I still don't know for sure what Austrian factory manufactured this group. It closely resembles the works by Augarten , Allach and Nymphenburg . The overall quality level of the group, even the gilded decoration on the lower part of the base is typical for late pieces made by Imperial Royal Manufactory in Viena , but absence of numbers doesn't allow to say for sure that it was produced by that factory before 1864 when it was closed..
The only markings present on the bottom. Some sources in literature state that numerical markings were not always the case with Royal Manufactory in Viena. The other sources claim that at the later period of the factories' existence the incised numbers were always present..
The hole between the fingers didn't really seem to be drilled later during some restoration attempt - I suggest that initially the upper part of the rifle might be removable,but I'm not sure...
Here to your attention two fine examples of equstrian groups made by German " Allach " manufacture designed by Theodor Karner n the 30-40-s of the 20th century..Both Hussars are very similar in style and quality to the group being restored.
The embodiment of Graf Andreas Hadik in Hussar uniform(private collection).It was made by hungarian Herend manufacture in 1950s.The thing is of different quality to compare with those shown above. Check out the sable and the plume…There are no reins in the design of the group.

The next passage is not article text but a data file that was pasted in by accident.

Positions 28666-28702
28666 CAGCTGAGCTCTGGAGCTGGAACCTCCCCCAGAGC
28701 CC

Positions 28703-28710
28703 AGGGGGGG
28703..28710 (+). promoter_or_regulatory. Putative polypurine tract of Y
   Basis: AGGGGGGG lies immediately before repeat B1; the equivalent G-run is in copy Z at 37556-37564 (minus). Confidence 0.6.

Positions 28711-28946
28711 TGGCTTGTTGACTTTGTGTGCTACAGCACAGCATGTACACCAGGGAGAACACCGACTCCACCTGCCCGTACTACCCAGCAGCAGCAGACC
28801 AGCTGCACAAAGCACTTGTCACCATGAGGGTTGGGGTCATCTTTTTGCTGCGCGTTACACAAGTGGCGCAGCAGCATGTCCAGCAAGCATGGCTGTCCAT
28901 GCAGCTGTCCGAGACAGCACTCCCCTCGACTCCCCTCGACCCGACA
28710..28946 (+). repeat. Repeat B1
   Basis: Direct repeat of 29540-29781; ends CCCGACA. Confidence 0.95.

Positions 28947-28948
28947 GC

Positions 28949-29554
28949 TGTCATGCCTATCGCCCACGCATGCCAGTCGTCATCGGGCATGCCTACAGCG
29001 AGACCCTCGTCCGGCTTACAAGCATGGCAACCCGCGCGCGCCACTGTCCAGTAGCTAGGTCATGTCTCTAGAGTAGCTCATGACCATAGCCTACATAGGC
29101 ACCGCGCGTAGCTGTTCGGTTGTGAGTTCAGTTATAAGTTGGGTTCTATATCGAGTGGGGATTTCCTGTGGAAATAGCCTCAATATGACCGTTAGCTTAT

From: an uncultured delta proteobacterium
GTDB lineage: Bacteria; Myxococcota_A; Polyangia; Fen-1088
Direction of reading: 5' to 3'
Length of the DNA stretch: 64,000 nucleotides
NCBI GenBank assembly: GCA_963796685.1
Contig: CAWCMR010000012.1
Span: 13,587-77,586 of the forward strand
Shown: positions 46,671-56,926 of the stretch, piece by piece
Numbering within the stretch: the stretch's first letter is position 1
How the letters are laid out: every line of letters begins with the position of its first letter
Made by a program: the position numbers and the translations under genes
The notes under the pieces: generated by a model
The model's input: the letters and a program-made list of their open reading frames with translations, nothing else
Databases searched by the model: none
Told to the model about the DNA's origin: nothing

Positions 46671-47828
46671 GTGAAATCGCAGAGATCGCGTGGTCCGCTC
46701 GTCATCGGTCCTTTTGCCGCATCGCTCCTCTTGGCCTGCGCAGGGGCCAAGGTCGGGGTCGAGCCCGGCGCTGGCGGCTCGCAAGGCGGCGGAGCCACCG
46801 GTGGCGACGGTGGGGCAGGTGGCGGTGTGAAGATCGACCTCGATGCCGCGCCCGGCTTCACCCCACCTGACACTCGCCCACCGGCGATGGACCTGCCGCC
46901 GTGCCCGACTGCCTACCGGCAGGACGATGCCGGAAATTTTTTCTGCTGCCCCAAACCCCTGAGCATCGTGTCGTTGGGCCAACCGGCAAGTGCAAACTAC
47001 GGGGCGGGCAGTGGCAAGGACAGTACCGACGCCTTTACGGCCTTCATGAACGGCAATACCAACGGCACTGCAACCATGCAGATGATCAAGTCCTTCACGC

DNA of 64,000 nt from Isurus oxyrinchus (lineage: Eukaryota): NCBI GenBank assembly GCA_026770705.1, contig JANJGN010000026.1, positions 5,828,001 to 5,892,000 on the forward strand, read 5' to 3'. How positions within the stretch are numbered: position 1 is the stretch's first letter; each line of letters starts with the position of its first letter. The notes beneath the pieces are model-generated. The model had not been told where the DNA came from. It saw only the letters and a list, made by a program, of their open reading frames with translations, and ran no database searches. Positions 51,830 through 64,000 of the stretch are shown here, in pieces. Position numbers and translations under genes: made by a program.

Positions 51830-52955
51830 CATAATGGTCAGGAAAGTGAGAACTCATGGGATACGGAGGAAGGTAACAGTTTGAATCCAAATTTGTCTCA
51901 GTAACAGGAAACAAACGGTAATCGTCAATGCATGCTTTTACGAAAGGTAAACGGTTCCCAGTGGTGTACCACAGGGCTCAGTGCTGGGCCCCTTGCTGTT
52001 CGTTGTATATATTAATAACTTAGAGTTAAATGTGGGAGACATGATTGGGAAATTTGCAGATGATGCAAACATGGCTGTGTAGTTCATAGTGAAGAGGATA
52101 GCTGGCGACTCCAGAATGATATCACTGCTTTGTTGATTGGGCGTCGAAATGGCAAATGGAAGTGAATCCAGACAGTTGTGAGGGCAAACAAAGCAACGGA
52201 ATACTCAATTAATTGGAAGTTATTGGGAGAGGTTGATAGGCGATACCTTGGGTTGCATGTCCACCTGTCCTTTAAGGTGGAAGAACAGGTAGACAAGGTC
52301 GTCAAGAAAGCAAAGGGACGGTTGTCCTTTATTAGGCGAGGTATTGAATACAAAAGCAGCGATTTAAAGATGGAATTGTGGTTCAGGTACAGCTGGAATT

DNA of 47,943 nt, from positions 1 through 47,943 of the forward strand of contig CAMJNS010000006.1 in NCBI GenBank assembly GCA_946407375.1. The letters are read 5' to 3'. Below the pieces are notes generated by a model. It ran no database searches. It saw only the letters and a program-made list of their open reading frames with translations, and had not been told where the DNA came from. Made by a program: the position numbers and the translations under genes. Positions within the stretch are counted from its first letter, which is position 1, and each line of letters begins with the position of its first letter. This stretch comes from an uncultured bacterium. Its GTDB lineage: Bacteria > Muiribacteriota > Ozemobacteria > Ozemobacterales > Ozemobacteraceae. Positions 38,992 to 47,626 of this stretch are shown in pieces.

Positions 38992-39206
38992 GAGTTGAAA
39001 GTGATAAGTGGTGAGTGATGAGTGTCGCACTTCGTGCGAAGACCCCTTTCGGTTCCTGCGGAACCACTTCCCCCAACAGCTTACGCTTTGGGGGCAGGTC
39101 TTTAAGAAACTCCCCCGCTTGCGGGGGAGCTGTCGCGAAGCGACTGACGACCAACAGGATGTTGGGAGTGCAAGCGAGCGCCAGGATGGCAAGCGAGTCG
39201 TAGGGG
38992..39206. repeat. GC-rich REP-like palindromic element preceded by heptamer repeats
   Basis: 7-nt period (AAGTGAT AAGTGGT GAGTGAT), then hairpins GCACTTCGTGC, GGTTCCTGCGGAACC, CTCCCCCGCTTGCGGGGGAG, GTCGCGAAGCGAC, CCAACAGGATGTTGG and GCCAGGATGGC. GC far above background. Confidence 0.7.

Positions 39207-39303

The stsallion , definitely of Lipizzaner breed is very realistically modeled.The Lipizzaner is regarded as the oldest classic horse breed in Europe, bred since 1570 to supply the Hapsburg Empire with cavalry and show horses. The Imperial Court Stud was situated originally near the village of Lipica (now in Slovenia) and it was this village which gave the breed its name. After the collapse of the Austrian-Hungarian Empire in 1920, the Austrian Republic became the legal successor and from this time the Lipizzaners have been bred at the federal Stud at Piber near Graz.
The imageson the plate 4 show just a part of what I actually found. Image 1 shows the Hussar very similar to Alfonso (I gave him this nick).But that's the page from the book printed in the late 20th century…The uniform shows the same colors. Short rifle in the right hand…The short rifle is also seen in the hand of the soldier on the image 2 - that's the " Hussar " from the museum in Viena… But on the image 3 the rifle in the hands of another Austrian hussar looks longer ,trophy ? :) ..
I read that the rifles used by cavalry at that time were usually short barreled and with disproportionately large butt because longer ones would be a hinder for a mounted warriors and actually even useless . Short barreled could be inserted and comfortly transported under the belts that hold the blanket on the back of the horse ,just like pistols and if need be could be easily removed with one sweep movement of the hand and fired .. Firing rifle from horseback on the move is most effective only at medium/close range distances, and short barreled guns are perfect exactly for firing at medium / short range … It looks like the hussar would first unload the gun into the enemy from medium or short distance, thrust the gun under the belt and use the sable and pistols as soon as he reached the enemy to be engaged in hand-to hand combat..